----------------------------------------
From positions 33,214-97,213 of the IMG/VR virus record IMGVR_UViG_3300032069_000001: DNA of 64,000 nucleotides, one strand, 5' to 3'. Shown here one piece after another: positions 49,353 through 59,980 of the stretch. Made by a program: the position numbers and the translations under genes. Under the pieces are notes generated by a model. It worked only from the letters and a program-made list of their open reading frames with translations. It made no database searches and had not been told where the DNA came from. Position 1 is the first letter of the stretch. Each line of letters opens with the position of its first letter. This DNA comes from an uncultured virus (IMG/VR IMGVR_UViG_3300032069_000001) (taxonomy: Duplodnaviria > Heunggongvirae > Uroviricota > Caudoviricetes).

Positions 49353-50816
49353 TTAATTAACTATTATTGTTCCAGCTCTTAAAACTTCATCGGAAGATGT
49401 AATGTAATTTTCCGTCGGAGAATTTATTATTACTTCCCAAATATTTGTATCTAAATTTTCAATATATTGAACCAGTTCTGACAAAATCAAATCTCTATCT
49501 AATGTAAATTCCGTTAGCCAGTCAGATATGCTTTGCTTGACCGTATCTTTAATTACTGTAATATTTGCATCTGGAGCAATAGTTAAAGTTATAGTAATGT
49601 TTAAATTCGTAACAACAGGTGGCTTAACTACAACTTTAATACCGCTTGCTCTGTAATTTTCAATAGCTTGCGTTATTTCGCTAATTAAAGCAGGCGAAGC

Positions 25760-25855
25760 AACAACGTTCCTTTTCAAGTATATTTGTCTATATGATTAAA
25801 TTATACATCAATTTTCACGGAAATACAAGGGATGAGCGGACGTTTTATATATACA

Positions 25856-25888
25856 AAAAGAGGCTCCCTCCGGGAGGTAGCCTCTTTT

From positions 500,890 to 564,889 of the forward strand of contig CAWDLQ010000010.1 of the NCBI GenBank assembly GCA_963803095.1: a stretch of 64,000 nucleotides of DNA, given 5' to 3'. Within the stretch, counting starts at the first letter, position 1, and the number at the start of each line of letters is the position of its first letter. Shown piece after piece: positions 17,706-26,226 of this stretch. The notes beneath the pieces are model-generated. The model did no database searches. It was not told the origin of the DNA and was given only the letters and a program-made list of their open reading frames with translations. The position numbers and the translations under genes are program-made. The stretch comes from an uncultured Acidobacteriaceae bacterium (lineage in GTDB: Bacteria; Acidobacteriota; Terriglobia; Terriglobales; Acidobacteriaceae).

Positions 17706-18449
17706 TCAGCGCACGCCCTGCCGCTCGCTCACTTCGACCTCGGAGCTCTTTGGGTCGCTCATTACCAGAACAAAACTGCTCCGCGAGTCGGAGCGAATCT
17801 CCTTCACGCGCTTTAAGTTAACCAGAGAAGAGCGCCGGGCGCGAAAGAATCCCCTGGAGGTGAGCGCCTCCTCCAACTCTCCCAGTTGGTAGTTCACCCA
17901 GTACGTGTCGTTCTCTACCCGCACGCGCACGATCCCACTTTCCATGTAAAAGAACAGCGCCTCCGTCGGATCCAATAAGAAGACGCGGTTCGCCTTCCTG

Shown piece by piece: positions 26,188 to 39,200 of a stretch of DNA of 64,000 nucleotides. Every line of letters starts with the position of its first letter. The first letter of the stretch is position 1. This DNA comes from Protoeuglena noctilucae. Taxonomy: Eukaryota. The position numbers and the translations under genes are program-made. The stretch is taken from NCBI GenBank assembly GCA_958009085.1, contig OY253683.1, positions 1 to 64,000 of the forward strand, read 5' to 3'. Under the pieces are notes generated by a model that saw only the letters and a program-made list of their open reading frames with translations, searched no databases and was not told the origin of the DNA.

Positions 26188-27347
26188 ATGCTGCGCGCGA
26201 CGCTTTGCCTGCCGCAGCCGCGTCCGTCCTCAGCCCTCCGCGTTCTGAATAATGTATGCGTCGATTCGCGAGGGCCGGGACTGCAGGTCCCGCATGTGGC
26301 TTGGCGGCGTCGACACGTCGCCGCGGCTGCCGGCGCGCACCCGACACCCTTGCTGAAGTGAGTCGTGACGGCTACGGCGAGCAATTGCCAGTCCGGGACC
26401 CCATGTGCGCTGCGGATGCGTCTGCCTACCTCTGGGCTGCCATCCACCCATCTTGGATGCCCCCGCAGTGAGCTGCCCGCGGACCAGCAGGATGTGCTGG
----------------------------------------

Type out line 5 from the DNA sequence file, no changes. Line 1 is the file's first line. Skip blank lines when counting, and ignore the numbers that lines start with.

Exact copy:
49501 AATGTAAATTCCGTTAGCCAGTCAGATATGCTTTGCTTGACCGTATCTTTAATTACTGTAATATTTGCATCTGGAGCAATAGTTAAAGTTATAGTAATGT